dc.subjectFollicle Stimulating Hormone
dc.subjectFollicular Phase
dc.subjectGonadal Steroid Hormones
dc.subjectHumans
dc.subjectInflammation
dc.subjectLipids
dc.subjectLuteal Phase
dc.subjectLuteinizing Hormone
dc.subjectMenopause
dc.subjectMenstrual Cycle
dc.subjectMiddle Aged
dc.subjectPregnanediol
dc.subjectRisk Factors
dc.subjectWeight Gain
dc.subjectCardiology
dc.subjectObstetrics and Gynecology
dc.subjectPreventive Medicine
dc.titleRelation of cardiovascular risk factors in women approaching menopause to menstrual cycle characteristics and reproductive hormones in the follicular and luteal phases
dc.typeJournal Article
dc.source.journaltitleThe Journal of clinical endocrinology and metabolism
dc.source.volume91
dc.source.issue5
dc.identifier.legacyfulltexthttps://escholarship.umassmed.edu/cgi/viewcontent.cgi?article=1042&amp;context=wfc_pp&amp;unstamped=1
dc.identifier.legacycoverpagehttps://escholarship.umassmed.edu/wfc_pp/43
dc.identifier.contextkey245187
refterms.dateFOA2022-08-23T17:32:11Z
html.description.abstract<p>CONTEXT: Menstrual cycle characteristics may be associated with cardiovascular disease (CVD) risk.</p> <p>OBJECTIVE: The objective of this study was to describe the relationships between menstrual cycle characteristics and daily reproductive hormone measures with CVD risk factors in middle-aged women.</p> <p>DESIGN AND SETTING: Cross-sectional associations were examined between CVD risk factors and urinary LH, FSH, estrone conjugates, and pregnanediol glucuronide (Pdg) measured across one menstrual cycle or 50 d.</p> <p>PARTICIPANTS: Menstruating women (n = 500) who were free from diabetes or past stroke or heart attack enrolled in the Daily Hormone Study-Study of Women's Health across the Nation were studied.</p> <p>MAIN OUTCOME MEASURES: Body mass index (BMI), blood pressure, hemostatic, and metabolic factors were measured. RESULTS: Few differences existed in risk factors between women with evidence of luteal activity and those with no evidence of luteal activity. Associations between elevated CVD risk factors and long cycle length were reduced substantially by age and BMI adjustments. Those with lower estrone conjugate and PdG averaged across the follicular phase had higher waist circumference, triglycerides, insulin, plasminogen activator inhibitor type-1, tissue type plasminogen activator-antigen, and factor VIIc levels in age- and BMI-adjusted analyses (P < 0.05).</p> <p>CONCLUSIONS: In midlife menstruating women, a longer cycle length was related to CVD risk factors, in large part through their common association with BMI. More favorable levels of metabolic and hemostatic factors were associated with higher levels of follicular-phase estrogen, a pattern consistent with a more competent ovary, and higher levels of follicular-phase PdG, perhaps of adrenal origin. Metabolic and hemostatic factors may be sensitive to hormonal variation during the early perimenopausal transition.</p>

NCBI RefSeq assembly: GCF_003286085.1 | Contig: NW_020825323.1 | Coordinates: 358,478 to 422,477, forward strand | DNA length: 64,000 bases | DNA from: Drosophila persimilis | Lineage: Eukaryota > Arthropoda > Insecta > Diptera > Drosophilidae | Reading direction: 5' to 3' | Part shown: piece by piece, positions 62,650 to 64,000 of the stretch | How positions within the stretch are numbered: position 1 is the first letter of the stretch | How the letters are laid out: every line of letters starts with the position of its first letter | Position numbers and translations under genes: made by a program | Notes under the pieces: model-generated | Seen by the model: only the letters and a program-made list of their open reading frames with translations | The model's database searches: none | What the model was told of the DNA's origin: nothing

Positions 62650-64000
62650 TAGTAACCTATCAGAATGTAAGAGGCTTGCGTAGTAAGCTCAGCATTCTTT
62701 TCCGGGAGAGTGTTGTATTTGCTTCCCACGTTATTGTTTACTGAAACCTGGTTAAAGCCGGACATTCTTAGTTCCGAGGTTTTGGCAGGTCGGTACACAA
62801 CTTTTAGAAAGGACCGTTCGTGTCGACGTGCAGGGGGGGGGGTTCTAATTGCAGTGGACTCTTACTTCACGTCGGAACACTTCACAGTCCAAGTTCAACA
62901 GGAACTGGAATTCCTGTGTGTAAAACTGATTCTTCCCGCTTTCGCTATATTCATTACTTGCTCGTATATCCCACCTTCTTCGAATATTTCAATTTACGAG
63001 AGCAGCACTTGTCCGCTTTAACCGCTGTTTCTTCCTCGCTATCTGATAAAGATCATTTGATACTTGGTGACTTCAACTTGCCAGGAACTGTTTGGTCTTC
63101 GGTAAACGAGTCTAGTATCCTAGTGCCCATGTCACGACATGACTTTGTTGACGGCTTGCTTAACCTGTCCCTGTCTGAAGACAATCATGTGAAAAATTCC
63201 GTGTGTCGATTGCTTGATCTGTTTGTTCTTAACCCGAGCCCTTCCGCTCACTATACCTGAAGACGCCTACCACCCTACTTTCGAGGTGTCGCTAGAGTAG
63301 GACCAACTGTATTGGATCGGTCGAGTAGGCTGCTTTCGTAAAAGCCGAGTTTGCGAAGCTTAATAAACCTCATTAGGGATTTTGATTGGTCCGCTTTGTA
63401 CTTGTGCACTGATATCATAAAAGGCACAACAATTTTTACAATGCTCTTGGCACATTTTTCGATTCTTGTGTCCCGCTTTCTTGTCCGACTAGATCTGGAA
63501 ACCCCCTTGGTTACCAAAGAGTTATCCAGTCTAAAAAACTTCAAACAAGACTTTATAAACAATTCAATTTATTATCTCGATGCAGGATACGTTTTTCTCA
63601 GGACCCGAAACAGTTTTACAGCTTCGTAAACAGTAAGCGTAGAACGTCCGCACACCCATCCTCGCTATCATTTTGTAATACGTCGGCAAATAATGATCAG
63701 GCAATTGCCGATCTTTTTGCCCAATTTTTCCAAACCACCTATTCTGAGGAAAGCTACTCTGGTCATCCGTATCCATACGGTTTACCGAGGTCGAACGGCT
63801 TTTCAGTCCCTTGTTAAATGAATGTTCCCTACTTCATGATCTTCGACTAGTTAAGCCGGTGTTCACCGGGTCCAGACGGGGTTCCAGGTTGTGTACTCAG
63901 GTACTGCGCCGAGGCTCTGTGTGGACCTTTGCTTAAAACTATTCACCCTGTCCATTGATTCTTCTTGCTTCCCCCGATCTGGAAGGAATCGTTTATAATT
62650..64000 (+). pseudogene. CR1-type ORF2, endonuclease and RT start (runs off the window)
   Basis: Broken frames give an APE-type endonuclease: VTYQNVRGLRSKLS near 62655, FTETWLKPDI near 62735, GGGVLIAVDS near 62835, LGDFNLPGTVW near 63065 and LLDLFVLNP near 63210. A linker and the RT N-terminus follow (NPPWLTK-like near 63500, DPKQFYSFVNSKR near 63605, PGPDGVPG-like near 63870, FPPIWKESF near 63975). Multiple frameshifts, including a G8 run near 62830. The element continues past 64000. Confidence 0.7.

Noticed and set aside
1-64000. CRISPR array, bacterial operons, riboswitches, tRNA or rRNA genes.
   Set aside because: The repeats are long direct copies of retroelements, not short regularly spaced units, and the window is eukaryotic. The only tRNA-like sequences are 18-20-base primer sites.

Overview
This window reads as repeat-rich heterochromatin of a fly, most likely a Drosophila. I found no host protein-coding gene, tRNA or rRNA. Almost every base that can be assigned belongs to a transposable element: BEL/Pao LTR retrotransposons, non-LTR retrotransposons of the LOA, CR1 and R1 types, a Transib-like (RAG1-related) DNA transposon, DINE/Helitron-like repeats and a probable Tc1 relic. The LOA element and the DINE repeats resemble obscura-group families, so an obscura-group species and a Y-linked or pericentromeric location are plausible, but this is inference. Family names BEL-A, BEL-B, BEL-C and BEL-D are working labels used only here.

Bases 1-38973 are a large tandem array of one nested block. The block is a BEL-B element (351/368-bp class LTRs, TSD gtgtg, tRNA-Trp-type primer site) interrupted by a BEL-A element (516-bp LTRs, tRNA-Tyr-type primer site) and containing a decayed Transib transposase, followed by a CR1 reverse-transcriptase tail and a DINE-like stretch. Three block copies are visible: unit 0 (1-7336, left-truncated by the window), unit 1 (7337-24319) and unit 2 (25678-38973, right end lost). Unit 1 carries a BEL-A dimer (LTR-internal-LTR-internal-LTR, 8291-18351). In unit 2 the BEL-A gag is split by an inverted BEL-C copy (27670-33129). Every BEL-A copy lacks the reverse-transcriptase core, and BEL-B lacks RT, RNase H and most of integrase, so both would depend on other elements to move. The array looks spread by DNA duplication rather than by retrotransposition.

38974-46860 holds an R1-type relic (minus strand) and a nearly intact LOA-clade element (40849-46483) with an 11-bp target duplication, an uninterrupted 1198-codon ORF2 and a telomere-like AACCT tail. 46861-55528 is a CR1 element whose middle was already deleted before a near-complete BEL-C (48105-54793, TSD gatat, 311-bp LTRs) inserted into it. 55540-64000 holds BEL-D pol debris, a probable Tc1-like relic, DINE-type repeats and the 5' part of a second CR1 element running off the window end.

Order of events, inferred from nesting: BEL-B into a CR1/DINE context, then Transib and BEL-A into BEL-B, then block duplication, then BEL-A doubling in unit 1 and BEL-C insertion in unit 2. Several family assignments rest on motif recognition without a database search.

dc.identifier.submissionpathwfc_pp/43
dc.contributor.departmentDepartment of Medicine, Division of Preventive and Behavioral Medicine
dc.source.pages1789-95